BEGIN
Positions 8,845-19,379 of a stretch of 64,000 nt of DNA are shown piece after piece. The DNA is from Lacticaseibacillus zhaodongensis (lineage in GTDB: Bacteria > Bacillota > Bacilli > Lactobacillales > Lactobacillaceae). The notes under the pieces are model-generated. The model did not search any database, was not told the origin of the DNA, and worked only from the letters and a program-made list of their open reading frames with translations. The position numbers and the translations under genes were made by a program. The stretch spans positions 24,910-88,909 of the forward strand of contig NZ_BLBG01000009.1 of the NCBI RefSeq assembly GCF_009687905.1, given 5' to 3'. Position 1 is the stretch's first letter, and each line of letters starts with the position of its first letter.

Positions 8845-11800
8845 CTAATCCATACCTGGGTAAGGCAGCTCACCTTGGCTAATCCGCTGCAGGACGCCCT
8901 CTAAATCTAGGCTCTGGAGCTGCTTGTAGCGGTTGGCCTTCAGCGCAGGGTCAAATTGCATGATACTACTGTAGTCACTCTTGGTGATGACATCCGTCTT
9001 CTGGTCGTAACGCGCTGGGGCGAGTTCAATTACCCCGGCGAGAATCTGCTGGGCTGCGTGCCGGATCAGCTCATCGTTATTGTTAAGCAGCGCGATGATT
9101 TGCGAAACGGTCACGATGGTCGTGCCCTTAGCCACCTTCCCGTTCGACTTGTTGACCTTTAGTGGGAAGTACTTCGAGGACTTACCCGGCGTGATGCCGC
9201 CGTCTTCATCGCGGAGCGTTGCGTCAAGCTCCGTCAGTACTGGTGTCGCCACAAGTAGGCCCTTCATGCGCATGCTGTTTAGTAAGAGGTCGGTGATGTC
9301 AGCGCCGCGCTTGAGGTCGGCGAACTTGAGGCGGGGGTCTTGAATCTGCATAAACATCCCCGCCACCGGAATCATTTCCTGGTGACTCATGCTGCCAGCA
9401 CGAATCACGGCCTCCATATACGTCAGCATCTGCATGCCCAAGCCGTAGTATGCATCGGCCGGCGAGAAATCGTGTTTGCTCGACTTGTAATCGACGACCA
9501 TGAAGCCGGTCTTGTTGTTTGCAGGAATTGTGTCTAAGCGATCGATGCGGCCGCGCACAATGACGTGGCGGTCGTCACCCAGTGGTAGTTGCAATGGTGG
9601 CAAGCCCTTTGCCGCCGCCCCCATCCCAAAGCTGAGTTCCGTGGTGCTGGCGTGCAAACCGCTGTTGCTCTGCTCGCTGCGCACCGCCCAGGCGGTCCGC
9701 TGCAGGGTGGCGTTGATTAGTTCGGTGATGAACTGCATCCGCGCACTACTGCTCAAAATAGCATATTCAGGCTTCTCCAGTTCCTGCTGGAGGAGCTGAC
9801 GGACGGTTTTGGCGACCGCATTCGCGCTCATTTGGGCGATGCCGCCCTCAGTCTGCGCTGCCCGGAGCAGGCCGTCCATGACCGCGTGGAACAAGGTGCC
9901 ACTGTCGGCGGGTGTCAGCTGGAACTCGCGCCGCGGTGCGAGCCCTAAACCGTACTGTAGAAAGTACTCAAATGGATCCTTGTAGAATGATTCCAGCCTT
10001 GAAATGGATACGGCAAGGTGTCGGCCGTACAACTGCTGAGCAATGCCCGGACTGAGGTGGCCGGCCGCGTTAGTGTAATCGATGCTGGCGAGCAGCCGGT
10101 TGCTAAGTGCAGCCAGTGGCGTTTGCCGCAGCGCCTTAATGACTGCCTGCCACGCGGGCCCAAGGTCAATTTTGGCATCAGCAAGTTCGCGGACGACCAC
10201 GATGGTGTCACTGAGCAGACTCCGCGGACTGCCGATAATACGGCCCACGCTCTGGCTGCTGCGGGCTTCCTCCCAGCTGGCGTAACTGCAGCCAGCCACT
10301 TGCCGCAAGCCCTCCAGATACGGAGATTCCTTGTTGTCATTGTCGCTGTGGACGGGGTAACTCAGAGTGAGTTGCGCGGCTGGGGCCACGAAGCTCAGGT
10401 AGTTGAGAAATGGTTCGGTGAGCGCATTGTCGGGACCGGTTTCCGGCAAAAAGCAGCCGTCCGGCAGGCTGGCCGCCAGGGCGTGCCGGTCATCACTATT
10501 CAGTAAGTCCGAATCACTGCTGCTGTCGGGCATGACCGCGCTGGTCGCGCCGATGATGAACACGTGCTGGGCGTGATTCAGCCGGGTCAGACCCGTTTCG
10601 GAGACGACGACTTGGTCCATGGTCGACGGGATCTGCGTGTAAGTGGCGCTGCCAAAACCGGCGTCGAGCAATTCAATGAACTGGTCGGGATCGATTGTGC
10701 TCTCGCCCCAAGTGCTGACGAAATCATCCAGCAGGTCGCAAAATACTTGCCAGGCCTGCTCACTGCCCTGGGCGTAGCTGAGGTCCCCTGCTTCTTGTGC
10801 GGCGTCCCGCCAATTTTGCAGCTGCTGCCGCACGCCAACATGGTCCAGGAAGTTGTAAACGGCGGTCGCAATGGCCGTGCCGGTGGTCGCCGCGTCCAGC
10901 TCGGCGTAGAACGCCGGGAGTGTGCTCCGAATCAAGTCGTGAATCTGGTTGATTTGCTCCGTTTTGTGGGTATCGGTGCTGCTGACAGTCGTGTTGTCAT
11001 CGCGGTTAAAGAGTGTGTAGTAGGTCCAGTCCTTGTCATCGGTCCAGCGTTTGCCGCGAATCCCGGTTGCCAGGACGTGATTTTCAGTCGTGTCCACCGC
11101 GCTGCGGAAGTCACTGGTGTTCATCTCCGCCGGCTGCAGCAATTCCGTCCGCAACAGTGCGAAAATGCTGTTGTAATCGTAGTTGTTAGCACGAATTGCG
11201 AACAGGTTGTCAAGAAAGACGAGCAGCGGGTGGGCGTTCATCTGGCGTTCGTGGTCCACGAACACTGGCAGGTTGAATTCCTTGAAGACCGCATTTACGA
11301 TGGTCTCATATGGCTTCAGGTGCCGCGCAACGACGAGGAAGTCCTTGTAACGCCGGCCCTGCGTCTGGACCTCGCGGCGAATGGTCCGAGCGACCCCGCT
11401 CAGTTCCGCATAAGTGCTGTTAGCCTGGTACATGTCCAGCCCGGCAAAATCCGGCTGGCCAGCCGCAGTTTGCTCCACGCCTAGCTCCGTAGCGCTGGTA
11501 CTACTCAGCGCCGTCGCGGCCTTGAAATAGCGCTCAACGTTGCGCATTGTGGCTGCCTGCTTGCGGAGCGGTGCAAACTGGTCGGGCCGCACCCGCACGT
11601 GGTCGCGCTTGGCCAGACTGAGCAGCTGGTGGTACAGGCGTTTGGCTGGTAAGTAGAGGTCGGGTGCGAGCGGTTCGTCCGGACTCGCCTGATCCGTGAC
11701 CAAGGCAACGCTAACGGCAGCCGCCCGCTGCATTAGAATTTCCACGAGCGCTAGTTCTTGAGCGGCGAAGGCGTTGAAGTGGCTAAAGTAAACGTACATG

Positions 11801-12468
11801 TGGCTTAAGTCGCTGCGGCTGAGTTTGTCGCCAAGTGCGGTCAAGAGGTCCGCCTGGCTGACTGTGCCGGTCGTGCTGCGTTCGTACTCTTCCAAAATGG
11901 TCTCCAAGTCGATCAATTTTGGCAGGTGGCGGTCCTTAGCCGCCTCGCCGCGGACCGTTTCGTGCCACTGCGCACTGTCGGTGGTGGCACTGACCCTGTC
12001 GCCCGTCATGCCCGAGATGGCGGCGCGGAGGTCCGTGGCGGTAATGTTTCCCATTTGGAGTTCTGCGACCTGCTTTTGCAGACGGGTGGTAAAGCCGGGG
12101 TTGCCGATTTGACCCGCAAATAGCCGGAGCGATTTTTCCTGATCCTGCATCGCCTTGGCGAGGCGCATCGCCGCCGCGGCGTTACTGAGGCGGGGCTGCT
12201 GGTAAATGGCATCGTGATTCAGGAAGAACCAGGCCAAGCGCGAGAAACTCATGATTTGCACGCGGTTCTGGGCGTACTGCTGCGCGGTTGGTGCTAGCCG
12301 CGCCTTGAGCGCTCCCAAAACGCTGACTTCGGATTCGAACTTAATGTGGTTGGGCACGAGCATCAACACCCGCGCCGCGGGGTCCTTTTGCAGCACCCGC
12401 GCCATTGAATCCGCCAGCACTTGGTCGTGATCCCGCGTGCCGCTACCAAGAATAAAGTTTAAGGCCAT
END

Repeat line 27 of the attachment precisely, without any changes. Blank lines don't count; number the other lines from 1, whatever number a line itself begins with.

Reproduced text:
11201 AACAGGTTGTCAAGAAAGACGAGCAGCGGGTGGGCGTTCATCTGGCGTTCGTGGTCCACGAACACTGGCAGGTTGAATTCCTTGAAGACCGCATTTACGA